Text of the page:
I am Flint. So are you
We need more than empty political rhetoric to fix this problem
I spent my entire childhood there in the Golden Age – the Golden Age of Flint, yes, but also the Golden Age of industrial America. It was a time when great wealth was created, and much of it was shared with the people whose labor made wealth possible, the Great Middle Class of America. Those industrial jobs provided a standard of living unparalleled in human history, and they were the platform for a myriad of other businesses and services that, all told, made up – indeed created – the American Dream. Each successive generation during the Industrial Age did better than the previous one – they were more educated, healthier, lived longer, owned more homes, were more innovative, and helped spread American influence worldwide.
They didn’t call the 20th Century The American Century for nothing.
Of course, not everything was rosy back in the 1950s and ’60s. But, by and large, when the U.S. was the economic wonder of the world, the American people pretty much from top to bottom benefitted from and believed in the American promise.
Flint, Mich., was the centerpiece of all that. The Middle Class was born in Flint, and for decades flourished. The greatest industrial giant of the age, General Motors, was founded in Flint. The American labor movement, led by the United Auto Workers, made its stand in Flint. There are those who detest Corporate America, and those who vilify Big Labor, but wherever you stand on the issue, in the late 1940s, the ‘50s and ‘60s, the country’s biggest corporation and its strongest labor union together created the American economic miracle. You could see it all over Flint in the ‘60s; I did. Nearly everyone, men at least, had a job; people owned their homes and had cars, families were stable, schools were first-rate, business was great, the downtown was prosperous and busy, crime was very low, and opportunity abounded. It’s hard to believe now, but in 1960 a photograph of Flint could easily have accompanied the encyclopedia entry for American Prosperity.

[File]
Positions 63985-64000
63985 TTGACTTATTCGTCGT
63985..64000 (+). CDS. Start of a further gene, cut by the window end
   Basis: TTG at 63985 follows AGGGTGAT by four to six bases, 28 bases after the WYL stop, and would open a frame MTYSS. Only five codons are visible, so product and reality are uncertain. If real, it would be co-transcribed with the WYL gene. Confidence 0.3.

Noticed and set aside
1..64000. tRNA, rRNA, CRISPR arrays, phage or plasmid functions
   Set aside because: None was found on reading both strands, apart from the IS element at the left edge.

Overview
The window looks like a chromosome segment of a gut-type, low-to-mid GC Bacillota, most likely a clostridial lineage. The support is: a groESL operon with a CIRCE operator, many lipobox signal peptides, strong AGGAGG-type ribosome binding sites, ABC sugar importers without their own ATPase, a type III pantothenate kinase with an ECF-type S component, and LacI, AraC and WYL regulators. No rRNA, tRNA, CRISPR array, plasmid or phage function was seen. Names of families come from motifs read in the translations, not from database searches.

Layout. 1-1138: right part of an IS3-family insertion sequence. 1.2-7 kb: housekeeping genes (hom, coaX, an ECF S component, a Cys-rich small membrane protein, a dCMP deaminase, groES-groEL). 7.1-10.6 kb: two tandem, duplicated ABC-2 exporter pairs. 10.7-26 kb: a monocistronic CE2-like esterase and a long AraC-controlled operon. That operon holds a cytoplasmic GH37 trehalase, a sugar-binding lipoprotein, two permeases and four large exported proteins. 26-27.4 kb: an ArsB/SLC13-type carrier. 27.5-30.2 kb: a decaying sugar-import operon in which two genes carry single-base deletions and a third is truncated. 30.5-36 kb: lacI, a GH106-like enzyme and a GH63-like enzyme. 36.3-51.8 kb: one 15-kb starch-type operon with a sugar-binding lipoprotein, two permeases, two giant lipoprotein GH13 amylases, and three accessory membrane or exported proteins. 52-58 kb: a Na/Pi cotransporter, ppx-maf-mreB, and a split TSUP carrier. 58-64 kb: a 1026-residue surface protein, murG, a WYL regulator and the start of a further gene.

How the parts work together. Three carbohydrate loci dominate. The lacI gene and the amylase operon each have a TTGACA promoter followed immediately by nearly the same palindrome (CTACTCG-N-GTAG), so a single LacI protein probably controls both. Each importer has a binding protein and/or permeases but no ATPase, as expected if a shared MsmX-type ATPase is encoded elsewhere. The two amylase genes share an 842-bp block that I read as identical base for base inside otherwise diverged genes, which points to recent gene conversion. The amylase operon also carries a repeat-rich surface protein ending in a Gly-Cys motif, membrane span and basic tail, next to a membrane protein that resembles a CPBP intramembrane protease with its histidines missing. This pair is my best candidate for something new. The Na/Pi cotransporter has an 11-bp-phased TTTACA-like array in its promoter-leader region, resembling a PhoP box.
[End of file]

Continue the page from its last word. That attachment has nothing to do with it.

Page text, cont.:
Flint has been much in the news lately because of the abysmal water situation, something that should never happen in America. There are many scoundrels in the saga, and I’ll let others play that out. At base, however, is the simple fact that since the collapse of American manufacturing – the move of production overseas – that began in the 1970's and continues apace today, Flint (and many other once-prosperous U.S. communities) is broke, has no tax base and little chance of any real revival if things don’t change. Welfare won’t fix it. Goodwill won’t fix it. Worldwide trade agreements won’t fix it.
The only thing that will fix Flint – and revive America’s Middle Class – are good jobs. There has been a lot of talk about supporting America’s Middle Class in this year’s presidential cycle, most of it just pure, and empty, political rhetoric from both sides; what we need is a practical solution. I think I have at least the basis for that.
Tax law. Many people, Republicans especially, are always decrying the high level of corporate taxes, so I say cut the corporate tax rate – in fact, slash it, sometimes to zero. But not in a vacuum. Cut the corporate tax burden in return for Corporate America bringing manufacturing jobs back to our shores – the more jobs, the bigger the payroll, the bigger the corporate tax cut. And offer extra tax cuts in return for bringing those jobs to distressed locales, like Flint.
American manufacturing, and the solid jobs it represents, was once the foundation of great wealth for both U.S. corporations and American workers – and through each of them, solvent cities and school districts across the land. Want to revive America? Create wealth – broad-based wealth that everyone truly shares in – and offer the Middle Class the opportunity to prosper the old-fashioned way: Made in the USA. Not just cars, but steel, electronics, apparel, machinery, appliances, toys – everything.
It is sort of popular these days for people to look down their noses at manufacturing jobs and to turn their backs on old Rust Belt towns. But trust me: When Flint, Mich., is prosperous, the whole country will be economically buoyed.
I am from Flint. We all are.